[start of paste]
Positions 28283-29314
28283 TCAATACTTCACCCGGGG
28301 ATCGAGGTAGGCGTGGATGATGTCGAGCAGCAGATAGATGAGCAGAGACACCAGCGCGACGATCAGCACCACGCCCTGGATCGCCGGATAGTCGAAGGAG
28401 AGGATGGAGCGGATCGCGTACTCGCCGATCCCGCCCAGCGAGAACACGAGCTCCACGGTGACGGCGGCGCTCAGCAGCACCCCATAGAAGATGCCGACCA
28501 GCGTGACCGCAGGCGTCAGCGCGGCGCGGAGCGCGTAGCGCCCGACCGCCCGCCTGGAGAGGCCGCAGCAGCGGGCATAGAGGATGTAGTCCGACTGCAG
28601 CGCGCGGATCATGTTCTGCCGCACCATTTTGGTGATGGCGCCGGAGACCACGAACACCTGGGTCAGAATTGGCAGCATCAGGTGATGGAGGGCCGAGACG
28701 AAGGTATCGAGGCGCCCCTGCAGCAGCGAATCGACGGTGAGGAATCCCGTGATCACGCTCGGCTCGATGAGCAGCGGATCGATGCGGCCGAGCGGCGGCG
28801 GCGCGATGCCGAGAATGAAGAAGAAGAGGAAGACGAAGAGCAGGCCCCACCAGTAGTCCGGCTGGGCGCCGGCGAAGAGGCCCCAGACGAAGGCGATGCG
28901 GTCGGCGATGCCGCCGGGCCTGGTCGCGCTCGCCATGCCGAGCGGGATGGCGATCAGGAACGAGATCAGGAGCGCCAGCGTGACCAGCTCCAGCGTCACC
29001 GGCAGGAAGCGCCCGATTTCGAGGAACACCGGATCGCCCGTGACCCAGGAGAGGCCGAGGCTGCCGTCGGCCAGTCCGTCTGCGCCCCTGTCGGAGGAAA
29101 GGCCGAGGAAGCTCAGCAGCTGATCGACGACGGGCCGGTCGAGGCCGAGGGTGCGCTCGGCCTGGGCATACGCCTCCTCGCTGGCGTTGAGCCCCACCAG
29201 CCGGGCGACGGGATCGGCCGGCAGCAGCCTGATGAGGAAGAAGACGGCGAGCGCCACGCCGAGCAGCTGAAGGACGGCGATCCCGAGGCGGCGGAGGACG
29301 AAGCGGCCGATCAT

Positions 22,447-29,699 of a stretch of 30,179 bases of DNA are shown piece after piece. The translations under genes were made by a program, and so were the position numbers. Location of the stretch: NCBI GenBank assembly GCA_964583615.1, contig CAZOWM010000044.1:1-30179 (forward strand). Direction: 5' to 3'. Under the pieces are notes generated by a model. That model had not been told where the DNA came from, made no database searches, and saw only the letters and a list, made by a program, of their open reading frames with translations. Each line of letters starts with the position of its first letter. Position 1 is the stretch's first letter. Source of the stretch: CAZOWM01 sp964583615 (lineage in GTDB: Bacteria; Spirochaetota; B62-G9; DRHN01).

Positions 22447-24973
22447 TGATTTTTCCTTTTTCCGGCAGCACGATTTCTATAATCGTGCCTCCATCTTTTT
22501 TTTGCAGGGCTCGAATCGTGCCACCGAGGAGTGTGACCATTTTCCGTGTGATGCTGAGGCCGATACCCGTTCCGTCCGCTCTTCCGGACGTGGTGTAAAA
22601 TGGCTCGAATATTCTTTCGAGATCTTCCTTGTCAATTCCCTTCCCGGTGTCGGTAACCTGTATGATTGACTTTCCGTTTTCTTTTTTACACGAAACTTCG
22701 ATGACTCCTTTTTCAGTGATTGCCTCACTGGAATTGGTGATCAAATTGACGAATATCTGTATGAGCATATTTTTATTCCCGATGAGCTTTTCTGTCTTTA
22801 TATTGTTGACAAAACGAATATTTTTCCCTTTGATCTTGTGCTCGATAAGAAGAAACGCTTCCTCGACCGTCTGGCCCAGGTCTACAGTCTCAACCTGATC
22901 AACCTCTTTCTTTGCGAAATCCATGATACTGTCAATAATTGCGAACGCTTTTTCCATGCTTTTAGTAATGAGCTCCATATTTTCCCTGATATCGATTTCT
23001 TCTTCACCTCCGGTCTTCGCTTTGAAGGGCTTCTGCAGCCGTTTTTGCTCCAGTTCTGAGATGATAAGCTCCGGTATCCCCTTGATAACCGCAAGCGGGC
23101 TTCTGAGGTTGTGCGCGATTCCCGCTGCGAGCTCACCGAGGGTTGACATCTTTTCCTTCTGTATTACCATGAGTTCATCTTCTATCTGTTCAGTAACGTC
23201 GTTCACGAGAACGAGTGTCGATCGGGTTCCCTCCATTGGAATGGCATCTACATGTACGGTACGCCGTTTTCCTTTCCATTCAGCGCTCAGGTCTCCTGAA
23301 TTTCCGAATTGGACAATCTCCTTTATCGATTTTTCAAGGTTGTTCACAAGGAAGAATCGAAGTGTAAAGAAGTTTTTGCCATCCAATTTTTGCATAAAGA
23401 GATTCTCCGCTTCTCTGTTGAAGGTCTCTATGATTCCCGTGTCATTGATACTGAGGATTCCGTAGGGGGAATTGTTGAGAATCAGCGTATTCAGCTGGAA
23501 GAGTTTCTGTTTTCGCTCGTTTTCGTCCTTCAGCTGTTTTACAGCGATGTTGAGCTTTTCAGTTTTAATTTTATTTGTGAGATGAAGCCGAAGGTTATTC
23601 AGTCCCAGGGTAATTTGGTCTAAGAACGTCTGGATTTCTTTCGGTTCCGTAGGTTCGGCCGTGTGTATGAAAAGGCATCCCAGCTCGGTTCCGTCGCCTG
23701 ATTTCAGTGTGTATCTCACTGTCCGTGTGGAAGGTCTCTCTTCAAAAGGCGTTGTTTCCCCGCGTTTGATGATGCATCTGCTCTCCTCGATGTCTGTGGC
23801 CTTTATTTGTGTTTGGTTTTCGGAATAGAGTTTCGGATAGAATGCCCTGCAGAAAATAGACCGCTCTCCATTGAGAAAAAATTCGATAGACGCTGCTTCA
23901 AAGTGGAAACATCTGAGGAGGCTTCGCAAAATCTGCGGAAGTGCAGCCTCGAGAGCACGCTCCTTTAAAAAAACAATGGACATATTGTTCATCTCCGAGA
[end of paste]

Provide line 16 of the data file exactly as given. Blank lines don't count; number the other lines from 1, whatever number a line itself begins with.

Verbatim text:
22447 TGATTTTTCCTTTTTCCGGCAGCACGATTTCTATAATCGTGCCTCCATCTTTTT